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Factoid: The Powerful Force of Solar Energy

https://pixabay.com/en/tunnel-corridor-space-outer-space-3233082/

Publisher to LA Confidential, Winter 2019

Happening currently, in a galaxy not so far away, is solar energy innovation. While solar energy is an expanding filed, its usage is low compared to fossil fuels. Solar accounts for 2% and fossil 60% of US power, respectively. Limitations for solar power include storage costs and accessibility to sunlight. However, recent developments may further enhance solar power’s capacity.

According to a recent ScienceDaily article, collaborations between Purdue University, Georgia Tech, the University of Wisconsin-Madison, and Oak Ridge National Laboratory have developed a new material that boosts solar power’s conversion into heat energy. Most photovoltaics generate power by directly converting solar energy into electricity, but solar to heat energy is another promising option.

Heat energy is created by directing several panels towards a cache of molten salt, which then transfers the stored heat to supercritical CO2, which spins a turbine. To make the turbines handle more heat, and spin more, developers changed the materials from stainless steel and nickel alloy to a ceramic/metal composite.  Not only do these composites handle higher heat and pressure, the scaling costs are expected to be lower. In addition, such plants can store the heat energy for use overnight, a huge benefit.

It appears cutting-edge solar technology is not limited to those pesky TIE fighters!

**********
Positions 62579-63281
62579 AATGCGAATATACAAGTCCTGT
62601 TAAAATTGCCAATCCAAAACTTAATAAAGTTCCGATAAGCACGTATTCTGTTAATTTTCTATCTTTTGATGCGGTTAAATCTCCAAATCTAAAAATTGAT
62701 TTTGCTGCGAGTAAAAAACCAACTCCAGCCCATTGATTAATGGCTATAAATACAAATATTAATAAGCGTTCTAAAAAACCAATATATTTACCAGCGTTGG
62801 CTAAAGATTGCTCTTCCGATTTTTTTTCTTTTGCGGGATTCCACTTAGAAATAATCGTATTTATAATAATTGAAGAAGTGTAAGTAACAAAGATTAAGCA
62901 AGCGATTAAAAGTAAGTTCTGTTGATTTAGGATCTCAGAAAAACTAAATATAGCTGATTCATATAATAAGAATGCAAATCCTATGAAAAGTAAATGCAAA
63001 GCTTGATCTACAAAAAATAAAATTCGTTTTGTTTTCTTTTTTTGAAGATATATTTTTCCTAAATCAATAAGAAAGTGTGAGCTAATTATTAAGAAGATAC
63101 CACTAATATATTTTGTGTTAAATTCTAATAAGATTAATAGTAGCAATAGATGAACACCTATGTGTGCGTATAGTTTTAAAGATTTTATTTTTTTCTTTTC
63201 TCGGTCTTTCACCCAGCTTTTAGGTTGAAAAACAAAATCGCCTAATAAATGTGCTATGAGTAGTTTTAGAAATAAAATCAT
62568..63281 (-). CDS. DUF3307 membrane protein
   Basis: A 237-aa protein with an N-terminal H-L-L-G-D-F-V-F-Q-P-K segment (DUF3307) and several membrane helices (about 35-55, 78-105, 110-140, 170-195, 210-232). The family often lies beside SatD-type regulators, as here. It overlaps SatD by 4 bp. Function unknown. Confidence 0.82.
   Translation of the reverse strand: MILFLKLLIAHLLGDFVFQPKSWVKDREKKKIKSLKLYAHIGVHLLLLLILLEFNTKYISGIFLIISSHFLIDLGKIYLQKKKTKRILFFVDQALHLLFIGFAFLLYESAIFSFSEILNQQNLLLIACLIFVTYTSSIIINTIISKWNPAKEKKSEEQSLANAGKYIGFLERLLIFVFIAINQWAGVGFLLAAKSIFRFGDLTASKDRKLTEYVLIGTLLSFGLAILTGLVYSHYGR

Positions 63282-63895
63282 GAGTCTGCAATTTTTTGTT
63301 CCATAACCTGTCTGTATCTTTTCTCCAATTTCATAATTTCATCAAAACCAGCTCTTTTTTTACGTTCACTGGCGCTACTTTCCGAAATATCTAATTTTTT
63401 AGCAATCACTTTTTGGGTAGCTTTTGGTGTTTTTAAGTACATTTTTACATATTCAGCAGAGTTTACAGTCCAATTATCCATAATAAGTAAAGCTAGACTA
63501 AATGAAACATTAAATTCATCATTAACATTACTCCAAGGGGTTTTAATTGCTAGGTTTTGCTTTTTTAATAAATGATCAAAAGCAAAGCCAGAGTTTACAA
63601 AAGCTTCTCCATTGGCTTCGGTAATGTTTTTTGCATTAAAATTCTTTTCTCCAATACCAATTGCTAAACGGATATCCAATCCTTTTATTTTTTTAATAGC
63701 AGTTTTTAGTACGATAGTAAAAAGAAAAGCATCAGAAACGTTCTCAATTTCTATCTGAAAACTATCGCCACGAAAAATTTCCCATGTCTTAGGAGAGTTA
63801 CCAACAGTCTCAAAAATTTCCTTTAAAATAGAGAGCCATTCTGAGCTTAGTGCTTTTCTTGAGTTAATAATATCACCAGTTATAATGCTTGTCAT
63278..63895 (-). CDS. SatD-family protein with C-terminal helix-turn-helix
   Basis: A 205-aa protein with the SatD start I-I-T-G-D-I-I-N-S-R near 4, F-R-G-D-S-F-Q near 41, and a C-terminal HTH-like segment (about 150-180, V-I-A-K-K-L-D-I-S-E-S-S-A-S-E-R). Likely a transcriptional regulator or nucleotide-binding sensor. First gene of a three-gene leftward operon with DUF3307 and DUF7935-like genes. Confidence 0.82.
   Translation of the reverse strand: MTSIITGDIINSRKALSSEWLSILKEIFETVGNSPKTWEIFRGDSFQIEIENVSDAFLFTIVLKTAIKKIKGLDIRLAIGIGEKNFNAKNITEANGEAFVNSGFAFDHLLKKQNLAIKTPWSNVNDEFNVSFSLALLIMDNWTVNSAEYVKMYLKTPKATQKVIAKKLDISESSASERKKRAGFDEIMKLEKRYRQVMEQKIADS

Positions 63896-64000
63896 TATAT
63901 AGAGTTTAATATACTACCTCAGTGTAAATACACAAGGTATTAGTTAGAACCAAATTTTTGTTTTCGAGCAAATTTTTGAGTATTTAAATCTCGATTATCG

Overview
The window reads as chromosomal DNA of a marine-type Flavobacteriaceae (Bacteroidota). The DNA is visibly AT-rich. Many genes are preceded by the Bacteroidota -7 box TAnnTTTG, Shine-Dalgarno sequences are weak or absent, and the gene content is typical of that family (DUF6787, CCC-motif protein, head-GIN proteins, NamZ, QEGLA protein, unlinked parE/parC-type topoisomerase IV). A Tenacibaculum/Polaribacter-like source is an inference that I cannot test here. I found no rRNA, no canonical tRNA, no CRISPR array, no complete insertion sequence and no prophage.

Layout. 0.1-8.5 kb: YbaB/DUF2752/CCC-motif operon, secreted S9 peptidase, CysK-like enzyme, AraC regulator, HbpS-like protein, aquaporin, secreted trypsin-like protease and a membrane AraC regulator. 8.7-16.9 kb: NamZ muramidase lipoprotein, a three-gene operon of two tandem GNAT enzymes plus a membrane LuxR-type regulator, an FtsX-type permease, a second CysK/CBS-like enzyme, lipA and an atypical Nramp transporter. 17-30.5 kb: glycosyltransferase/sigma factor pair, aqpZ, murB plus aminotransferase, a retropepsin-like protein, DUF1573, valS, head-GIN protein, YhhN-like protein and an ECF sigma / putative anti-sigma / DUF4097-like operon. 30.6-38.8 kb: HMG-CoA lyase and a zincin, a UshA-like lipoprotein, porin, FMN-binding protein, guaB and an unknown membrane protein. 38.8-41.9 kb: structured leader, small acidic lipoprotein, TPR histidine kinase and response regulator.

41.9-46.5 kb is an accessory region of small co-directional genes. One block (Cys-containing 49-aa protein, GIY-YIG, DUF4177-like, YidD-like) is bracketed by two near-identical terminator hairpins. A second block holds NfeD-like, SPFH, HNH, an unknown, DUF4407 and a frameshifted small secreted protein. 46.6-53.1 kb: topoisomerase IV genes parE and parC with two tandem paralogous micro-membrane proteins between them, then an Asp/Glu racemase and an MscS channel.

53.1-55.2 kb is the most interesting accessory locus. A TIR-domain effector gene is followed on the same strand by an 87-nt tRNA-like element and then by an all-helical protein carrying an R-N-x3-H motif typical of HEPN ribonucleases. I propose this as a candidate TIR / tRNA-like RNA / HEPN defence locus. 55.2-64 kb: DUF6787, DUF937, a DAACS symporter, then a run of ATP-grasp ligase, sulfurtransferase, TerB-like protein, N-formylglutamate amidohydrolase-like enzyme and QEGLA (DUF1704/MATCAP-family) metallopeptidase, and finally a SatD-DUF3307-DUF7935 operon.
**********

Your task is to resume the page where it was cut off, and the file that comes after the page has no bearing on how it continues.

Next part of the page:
Source: New material, manufacturing process use sun’s heat for cheaper renewable electricity

Catherine Luthin's picture

Thank Catherine for the Post!

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Matt Chester's picture
Matt Chester on Jan 18, 2019 11:34 am GMT

Thanks for the post, Catherine. I'm curious how much you think improvements in solar material efficiencies will aid the advent of solar power. While better power conversion rates are of coures great, it seems like the efficiency of today's tech is already good enough to make solar  penetrate the market and it's the installation costs that are the bigger detractor from solar reaching its full potential. 

Thoughts?

Catherine Luthin's picture
Catherine Luthin on Jan 21, 2019 3:23 pm GMT

Thanks for your comments. I anticipate the cost of renewables including installation will decline as renewables become the standard rather than the exception. I believe this may happen sooner than many currently anticipate.

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